Date of Award
Master of Science (MS)
School of Kinesiology and Recreation
David Q. Thomas
Misperception of own BMI has been postulated as a factor contributing to the increasing prevalence rates of overweight and obesity. Objectives: To examine 1) perceptions university students had toward their own and others’ BMI, and 2) if Kinesiology majors could better assess others’ BMI classifications than non-Kinesiology majors. Methods: Data were collected from 567 (male, n = 144; female, n = 423) university students using a structured questionnaire. Measures consisted of height, weight, perception of own BMI, and visual perception of own and others’ BMI. Self-reported BMI was calculated from height and mass then classified per World Health Organization classifications. Percent agreement between self-reported BMI and perceived own BMI, and self-reported BMI and visually perceived own BMI were assessed using cross-tabulations. The difference in average of the total correct BMI classifications assigned to others’ BMI between Kinesiology and non-Kinesiology majors was assessed using an independent t-test. Results: In general, males were significantly heavier and taller than females (p < 0.001). Percent agreement between self-reported BMI and perceived own BMI was 71.5% for males and 74.2% for females. Percent agreement between self-reported BMI and visually perceived BMI was 60.4% and 55.8% for males and females, respectively. The Kinesiology average of 9.89 + 2.88 SD was not statistically different from the non-Kinesiology average of 9.21 + 3.09 SD (p = 0.618). Conclusions: Male and female university students were able to perceive their self-reported BMI with a reasonable degree of accuracy. University students accurately visually perceived lower (underweight, normal weight) and higher BMI classified (obese class I, obese class II, obese class III) pictorial images for both males and females, but were less accurate with normal and overweight BMI classifications for both males and females.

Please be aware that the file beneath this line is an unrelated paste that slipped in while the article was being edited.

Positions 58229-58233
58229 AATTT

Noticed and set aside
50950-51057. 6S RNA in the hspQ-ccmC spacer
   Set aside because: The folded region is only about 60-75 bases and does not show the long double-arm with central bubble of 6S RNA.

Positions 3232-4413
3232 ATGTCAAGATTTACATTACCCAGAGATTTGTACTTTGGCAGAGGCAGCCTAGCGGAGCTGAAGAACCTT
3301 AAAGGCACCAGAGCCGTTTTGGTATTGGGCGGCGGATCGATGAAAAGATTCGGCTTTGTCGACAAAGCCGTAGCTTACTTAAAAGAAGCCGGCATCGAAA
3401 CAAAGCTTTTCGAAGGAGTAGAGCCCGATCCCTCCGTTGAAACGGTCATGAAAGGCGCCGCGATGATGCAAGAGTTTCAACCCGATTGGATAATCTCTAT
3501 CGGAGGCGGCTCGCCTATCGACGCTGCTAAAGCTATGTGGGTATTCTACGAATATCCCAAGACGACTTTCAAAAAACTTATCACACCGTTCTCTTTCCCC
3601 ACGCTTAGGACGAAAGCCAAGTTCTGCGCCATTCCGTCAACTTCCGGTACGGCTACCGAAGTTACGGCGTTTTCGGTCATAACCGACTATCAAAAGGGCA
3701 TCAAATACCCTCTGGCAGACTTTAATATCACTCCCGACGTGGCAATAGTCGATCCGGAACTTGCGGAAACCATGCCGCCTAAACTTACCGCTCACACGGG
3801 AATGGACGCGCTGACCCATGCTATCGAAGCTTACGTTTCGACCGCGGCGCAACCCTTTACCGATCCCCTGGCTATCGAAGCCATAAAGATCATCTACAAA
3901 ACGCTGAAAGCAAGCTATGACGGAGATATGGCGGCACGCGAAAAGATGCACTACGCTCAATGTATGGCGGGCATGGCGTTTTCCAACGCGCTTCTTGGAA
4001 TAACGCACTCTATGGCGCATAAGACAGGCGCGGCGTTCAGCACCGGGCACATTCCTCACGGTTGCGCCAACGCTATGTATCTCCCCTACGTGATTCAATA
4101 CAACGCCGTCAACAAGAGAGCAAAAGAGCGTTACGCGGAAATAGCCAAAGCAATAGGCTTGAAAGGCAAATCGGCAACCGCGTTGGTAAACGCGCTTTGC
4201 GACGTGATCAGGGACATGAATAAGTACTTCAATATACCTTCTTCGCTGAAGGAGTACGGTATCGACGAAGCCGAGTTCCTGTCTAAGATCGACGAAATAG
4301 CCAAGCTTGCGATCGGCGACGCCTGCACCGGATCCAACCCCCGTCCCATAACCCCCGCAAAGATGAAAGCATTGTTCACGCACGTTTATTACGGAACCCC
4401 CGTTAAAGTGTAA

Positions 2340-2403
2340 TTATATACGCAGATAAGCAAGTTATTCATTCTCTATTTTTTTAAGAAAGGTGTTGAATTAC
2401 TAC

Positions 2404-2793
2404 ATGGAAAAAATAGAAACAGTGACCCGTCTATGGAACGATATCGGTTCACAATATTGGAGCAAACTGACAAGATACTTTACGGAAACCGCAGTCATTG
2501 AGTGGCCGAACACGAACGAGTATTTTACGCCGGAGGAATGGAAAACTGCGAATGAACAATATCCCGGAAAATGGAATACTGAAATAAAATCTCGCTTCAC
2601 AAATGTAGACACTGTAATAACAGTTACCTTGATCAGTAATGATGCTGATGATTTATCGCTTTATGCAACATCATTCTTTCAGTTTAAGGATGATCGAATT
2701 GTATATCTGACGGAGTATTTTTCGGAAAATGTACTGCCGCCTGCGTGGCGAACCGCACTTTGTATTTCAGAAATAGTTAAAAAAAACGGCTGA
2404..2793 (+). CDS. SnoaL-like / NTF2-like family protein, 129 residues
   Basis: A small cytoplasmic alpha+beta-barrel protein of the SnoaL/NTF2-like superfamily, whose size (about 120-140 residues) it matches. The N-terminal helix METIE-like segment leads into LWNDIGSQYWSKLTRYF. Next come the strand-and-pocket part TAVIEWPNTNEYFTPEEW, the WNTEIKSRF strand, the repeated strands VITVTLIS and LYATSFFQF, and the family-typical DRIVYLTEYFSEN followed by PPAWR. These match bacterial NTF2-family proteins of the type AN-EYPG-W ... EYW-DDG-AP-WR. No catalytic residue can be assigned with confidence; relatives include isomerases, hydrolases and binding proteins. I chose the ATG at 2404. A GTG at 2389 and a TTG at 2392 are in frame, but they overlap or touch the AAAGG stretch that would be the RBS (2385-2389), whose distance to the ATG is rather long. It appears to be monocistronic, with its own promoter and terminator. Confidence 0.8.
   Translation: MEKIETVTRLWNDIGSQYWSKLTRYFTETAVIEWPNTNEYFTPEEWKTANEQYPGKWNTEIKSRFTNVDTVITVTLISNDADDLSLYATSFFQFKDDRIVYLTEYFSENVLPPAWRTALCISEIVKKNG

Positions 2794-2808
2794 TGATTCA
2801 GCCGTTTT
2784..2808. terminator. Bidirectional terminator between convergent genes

Bahtic, Dzenita, "Comparing BMI Perceptions of Self- and Others Between Kinesiology and non-Kinesiology University Students" (2018). Theses and Dissertations. 838.